MILFORD — City Council is moving forward with plans to invest in the community through the purchase of two properties — one that could be the site of industry and the other, a 19-acre park.
On Monday, council approved the purchase prices of the 182-acre R&C Fry Farm LP and of a 19-acre parcel of land on South Rehoboth Boulevard, adjacent to North Horseshoe Drive, presently owned by Herman Sharp III.
Fry Farm, on the corner of Del. 14 and Del. 15, will cost the city $6.38 million. The second property will cost $550,000.
Funding for the purchase and infrastructure improvements for the potential industrial park at the Fry Farm property will come from city reserve funds and possible private investment. As lots are sold, the reserve accounts will be reimbursed, a news release from the city stated.
Initial funding for the Sharp property purchase also will come from city reserve accounts, with grants later reimbursing those accounts, the release added.
Sara Pletcher, economic development and community engagement administrator for the city, said Thursday that Milford residents should not expect their taxes to be impacted if these purchases go through.
She said the potential purchases are not “depleting resources,” noting there would still be enough funds to cover emergency repairs to the city’s water and electric infrastructure, if needed.
The next step in purchasing the Fry Farm property is for it to be rezoned to I-1 (Limited Industrial). The parcel, currently zoned a combination of R-3 (Garden Apartment and Townhouse) and C-3 (Highway Commercial), will be on the Sept. 21 Planning Commission agenda and on the Sept. 27 City Council agenda.
Pending a successful rezoning vote and no change in the price, the city will likely settle on both the Fry and Sharp properties by late November. Ms. Pletcher said installation of infrastructure, like drinking-water wells or a water tower, could begin as soon as next summer at Fry Farm.
According to the release, the addition of an industrial or business park would centralize companies and fulfill the current and future needs of manufacturing, light industrial, warehousing and employment in the greater Milford area.
The creation of an industrial park was included in the 2018 strategic plan, it added.
Ms. Pletcher said there are no potential private investors lined up yet, as rezoning still needs to be approved.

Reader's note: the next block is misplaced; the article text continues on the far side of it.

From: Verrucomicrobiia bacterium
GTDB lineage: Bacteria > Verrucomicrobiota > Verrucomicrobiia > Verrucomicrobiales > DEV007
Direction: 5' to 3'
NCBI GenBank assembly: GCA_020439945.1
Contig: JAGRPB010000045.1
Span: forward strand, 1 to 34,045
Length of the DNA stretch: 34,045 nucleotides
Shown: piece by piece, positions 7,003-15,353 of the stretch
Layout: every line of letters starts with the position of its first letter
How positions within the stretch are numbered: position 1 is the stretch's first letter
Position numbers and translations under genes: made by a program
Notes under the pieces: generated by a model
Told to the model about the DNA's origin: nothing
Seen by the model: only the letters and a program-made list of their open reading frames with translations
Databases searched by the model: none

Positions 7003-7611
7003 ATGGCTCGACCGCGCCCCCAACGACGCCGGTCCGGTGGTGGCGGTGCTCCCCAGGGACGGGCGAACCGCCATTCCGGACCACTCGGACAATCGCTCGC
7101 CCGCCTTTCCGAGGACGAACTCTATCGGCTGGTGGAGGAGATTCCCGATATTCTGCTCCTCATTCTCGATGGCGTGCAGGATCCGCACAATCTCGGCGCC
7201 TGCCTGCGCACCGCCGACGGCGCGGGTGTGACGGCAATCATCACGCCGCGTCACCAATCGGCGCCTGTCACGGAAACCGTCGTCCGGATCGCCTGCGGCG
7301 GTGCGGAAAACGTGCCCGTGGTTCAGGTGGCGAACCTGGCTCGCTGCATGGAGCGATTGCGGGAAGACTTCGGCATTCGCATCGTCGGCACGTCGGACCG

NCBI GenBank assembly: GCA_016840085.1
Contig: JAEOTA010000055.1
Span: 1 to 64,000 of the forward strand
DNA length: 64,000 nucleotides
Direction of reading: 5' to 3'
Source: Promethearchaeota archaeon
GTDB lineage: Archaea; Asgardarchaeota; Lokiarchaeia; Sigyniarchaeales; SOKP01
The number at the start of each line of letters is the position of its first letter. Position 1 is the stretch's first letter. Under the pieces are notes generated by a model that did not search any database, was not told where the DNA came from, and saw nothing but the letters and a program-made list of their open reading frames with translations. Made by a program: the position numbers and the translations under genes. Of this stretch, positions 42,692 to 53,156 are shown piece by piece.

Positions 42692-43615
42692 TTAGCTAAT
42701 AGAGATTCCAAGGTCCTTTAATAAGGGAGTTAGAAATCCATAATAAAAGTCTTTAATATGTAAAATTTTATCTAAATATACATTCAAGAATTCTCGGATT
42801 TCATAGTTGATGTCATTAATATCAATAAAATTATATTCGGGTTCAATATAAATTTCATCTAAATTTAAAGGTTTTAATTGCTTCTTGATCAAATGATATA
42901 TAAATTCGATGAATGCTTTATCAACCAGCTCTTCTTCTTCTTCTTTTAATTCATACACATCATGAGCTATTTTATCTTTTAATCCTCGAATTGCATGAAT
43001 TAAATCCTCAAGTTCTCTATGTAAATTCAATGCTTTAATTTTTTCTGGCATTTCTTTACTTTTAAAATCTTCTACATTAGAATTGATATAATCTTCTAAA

“We’re open to private investors,” she said. “If people are interested and want to come to the city to talk about what that could look like, we are open to negotiation in that sense. As of right now, we have no contracts in the pipeline.”
There also are no businesses lined up for the industrial park at this point. Ms. Pletcher said council is waiting for the vote for or against rezoning.
She did note there has been interest in the property.
“I get calls for warehousing and industrial zoning a lot, so I’m letting them know that this is in the pipeline,” she said. “Until we actually own (the property), we won’t go forward with any kind of marketing for it.”
Mayor Archie Campbell reiterated the need for a business park.
“The city is growing, and we need an industrial park,” he said via the city’s release. “We also need open space. My vision is a park where we can build a playground, pickleball and tennis courts, soccer and softball fields.”
The vacant Sharp property will lend itself to this vision, the release stated. With a year left on the parcel’s current agriculture lease, the city can begin planning phases for another city-owned park, specifically addressing the priorities identified in the 2018 strategic plan.
“The community has said that it’s a priority for them; therefore, it’s a priority for us,” Ms. Pletcher said. “Whether that be entities for people to create their own recreation, such as dog parks and playgrounds, or to have actual activities coordinated by our recreation department.”
Once established, the park will be maintained by Milford’s Parks & Recreation. The release stated it also will give the department an opportunity to expand its offerings.
Ms. Pletcher said a park also means more jobs, as the city plans to hire a recreation coordinator, to join current P&R staff, ahead of the purchase.
“Obviously, that’s going to create jobs in our parks department,” Ms. Pletcher said. “We’re adding 19 acres to our parks. We’re going to need more people to mow lawns.”
She added that Milford residents will have the opportunity to provide input on what they’d like to see in the park — for example, soccer fields, baseball diamonds or playgrounds.
While the Sharp property could have been rezoned for commercial use, Ms. Pletcher said there already are vacant commercial properties in the city.
“We don’t necessarily need more,” Ms. Pletcher said.